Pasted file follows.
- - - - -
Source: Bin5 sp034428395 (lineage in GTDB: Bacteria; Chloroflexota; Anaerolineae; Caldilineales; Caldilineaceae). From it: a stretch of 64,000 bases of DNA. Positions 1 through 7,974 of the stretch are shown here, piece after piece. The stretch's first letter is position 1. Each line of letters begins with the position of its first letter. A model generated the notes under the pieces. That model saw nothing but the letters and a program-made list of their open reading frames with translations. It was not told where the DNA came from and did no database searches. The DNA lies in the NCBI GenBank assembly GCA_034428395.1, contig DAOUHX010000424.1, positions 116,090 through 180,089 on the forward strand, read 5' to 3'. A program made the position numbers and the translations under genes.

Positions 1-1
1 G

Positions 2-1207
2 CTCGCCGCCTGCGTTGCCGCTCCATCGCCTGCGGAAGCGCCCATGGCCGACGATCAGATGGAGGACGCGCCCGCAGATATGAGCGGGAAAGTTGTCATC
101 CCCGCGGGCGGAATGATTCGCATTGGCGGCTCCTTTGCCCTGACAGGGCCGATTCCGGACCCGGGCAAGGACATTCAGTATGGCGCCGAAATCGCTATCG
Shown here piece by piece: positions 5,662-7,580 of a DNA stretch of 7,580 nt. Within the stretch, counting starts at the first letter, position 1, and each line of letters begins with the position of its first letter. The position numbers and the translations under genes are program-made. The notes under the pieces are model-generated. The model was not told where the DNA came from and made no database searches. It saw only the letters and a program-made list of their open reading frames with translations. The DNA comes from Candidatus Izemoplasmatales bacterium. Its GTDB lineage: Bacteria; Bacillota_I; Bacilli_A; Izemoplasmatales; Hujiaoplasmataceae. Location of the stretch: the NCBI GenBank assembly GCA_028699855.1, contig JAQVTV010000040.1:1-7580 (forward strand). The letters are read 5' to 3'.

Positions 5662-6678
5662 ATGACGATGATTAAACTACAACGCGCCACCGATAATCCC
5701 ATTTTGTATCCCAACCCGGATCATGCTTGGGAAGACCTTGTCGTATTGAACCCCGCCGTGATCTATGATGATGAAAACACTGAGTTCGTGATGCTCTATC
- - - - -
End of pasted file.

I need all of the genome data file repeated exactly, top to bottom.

Source: Bin5 sp034428395 (lineage in GTDB: Bacteria; Chloroflexota; Anaerolineae; Caldilineales; Caldilineaceae). From it: a stretch of 64,000 bases of DNA. Positions 1 through 7,974 of the stretch are shown here, piece after piece. The stretch's first letter is position 1. Each line of letters begins with the position of its first letter. A model generated the notes under the pieces. That model saw nothing but the letters and a program-made list of their open reading frames with translations. It was not told where the DNA came from and did no database searches. The DNA lies in the NCBI GenBank assembly GCA_034428395.1, contig DAOUHX010000424.1, positions 116,090 through 180,089 on the forward strand, read 5' to 3'. A program made the position numbers and the translations under genes.

Positions 1-1
1 G

Positions 2-1207
2 CTCGCCGCCTGCGTTGCCGCTCCATCGCCTGCGGAAGCGCCCATGGCCGACGATCAGATGGAGGACGCGCCCGCAGATATGAGCGGGAAAGTTGTCATC
101 CCCGCGGGCGGAATGATTCGCATTGGCGGCTCCTTTGCCCTGACAGGGCCGATTCCGGACCCGGGCAAGGACATTCAGTATGGCGCCGAAATCGCTATCG
Shown here piece by piece: positions 5,662-7,580 of a DNA stretch of 7,580 nt. Within the stretch, counting starts at the first letter, position 1, and each line of letters begins with the position of its first letter. The position numbers and the translations under genes are program-made. The notes under the pieces are model-generated. The model was not told where the DNA came from and made no database searches. It saw only the letters and a program-made list of their open reading frames with translations. The DNA comes from Candidatus Izemoplasmatales bacterium. Its GTDB lineage: Bacteria; Bacillota_I; Bacilli_A; Izemoplasmatales; Hujiaoplasmataceae. Location of the stretch: the NCBI GenBank assembly GCA_028699855.1, contig JAQVTV010000040.1:1-7580 (forward strand). The letters are read 5' to 3'.

Positions 5662-6678
5662 ATGACGATGATTAAACTACAACGCGCCACCGATAATCCC
5701 ATTTTGTATCCCAACCCGGATCATGCTTGGGAAGACCTTGTCGTATTGAACCCCGCCGTGATCTATGATGATGAAAACACTGAGTTCGTGATGCTCTATC